On May 20, 2011, the UT Department of History was pleased to welcome one of our most illustrious graduates to deliver this year’s Commencement Address. Renowned trial lawyer and generous UT supporter, Joe Jamail (JD 1953, BA History, 1950), treated graduates and their families to his thoughts on the ways that studying History at UT made him the lawyer he became.
“WWJD?” A student of mine told me in the early 1990’s that in her school the interrogating initials meant “Who Wants Jack Daniels?” Of course, most Americans today know that they mean “What Would Jesus Do?” The question has been ubiquitous in American popular culture for three decades. But few know that it was first asked in a novel. And even fewer know that the author’s working drafts of that novel can be seen today in the Harry Ransom Humanities Research Center at the University of Texas at Austin.
This weekend, as Cairo’s protestors struck their tents and tidied up Tahrir Square, a clean-up operation of another sort was underway nearby: in the Egyptian Museum, home to King Tutankhamen and countless other archaeological treasures.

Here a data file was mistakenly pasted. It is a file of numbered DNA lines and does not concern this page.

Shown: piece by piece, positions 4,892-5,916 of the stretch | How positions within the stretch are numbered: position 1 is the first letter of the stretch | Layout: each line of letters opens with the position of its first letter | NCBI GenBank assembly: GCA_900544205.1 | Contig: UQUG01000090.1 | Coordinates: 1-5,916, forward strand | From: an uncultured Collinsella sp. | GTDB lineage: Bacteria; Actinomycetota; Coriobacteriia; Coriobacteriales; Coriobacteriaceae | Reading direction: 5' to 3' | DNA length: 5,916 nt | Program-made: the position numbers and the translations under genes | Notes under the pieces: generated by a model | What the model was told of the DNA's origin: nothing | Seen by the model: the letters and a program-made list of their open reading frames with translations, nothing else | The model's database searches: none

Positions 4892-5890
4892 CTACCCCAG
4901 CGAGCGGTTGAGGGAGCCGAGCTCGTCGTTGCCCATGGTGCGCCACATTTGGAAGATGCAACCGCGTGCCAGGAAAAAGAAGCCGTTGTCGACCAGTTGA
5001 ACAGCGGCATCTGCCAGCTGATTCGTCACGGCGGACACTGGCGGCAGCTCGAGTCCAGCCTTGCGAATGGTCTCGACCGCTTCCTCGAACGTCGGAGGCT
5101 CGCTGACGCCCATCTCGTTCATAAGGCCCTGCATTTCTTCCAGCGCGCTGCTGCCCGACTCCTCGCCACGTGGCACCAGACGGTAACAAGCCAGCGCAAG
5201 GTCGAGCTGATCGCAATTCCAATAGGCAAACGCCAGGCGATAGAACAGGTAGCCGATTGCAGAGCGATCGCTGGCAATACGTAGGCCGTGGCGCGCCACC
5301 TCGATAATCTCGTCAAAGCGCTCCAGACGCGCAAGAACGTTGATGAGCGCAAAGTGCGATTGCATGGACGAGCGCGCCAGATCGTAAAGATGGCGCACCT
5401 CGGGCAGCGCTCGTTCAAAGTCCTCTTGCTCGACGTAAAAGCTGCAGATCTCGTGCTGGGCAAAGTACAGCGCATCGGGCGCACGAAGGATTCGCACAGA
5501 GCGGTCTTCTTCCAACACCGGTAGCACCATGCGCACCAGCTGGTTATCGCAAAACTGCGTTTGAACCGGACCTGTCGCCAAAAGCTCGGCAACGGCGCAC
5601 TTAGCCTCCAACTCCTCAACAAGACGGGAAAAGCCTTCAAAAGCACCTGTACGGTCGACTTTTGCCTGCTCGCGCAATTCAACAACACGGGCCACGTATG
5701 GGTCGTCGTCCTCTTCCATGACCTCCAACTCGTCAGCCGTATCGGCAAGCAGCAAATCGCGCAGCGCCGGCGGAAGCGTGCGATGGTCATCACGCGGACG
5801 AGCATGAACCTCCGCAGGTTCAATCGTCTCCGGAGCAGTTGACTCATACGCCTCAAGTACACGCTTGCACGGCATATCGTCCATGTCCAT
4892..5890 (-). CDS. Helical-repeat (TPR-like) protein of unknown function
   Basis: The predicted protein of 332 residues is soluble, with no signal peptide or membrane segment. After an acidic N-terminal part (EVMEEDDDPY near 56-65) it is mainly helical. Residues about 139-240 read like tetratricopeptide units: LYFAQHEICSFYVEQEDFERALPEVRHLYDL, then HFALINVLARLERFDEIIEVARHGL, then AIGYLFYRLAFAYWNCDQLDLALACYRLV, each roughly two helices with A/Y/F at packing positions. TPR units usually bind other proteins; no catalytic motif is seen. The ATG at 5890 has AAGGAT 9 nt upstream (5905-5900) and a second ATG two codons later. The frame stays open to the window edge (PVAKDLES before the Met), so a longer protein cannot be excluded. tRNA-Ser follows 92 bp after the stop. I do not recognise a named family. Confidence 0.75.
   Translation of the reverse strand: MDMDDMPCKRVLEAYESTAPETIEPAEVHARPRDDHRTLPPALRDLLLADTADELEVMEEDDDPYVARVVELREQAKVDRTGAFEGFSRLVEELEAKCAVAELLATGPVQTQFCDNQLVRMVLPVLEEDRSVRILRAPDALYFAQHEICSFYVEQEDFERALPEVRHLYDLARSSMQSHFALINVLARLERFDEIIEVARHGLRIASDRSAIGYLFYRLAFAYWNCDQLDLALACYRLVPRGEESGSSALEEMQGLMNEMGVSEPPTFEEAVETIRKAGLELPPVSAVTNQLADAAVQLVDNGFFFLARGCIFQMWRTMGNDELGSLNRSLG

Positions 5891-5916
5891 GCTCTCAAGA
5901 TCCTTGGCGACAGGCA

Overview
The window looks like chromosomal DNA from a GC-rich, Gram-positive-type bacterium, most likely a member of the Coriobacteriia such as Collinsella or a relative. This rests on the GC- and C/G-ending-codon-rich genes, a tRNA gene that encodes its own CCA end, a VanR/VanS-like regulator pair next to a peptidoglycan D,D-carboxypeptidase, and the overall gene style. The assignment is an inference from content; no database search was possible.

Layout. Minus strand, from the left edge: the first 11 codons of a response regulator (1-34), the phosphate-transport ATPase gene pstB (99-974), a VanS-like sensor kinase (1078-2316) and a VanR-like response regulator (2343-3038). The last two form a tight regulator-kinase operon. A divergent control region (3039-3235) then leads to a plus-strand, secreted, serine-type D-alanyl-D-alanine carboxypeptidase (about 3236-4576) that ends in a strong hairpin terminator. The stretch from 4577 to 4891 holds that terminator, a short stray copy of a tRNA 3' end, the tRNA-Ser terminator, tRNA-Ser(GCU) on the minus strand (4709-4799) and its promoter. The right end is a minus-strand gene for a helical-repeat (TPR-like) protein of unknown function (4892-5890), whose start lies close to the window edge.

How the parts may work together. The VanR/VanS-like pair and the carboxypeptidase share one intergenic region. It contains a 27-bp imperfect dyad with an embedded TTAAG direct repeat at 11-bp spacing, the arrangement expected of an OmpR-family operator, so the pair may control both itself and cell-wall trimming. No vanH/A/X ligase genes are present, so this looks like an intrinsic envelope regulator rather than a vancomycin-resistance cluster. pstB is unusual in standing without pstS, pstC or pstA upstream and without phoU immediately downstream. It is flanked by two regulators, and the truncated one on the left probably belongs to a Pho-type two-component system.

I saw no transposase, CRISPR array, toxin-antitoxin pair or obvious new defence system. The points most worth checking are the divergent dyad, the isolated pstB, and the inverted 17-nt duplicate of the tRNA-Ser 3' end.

History can sometimes surround us – sometimes it’s even underfoot. This rug, from the Art and Art History Library Collection at the University of Texas, represents the kind of textiles that were made by skilled Navajo weavers and sold on the Navajo reservation from the late 19th into the early 20th century.
My own family hails from Aligarh, a city about 90 miles southeast of New Delhi and, as Muslims, opted to move to Pakistan. I was aware of this as a child, but because I grew up outside Pakistan, it was not until I began my research and had enough comfort speaking Urdu that I persuaded some of my elderly relatives to tell me their stories of the time of independence and partition.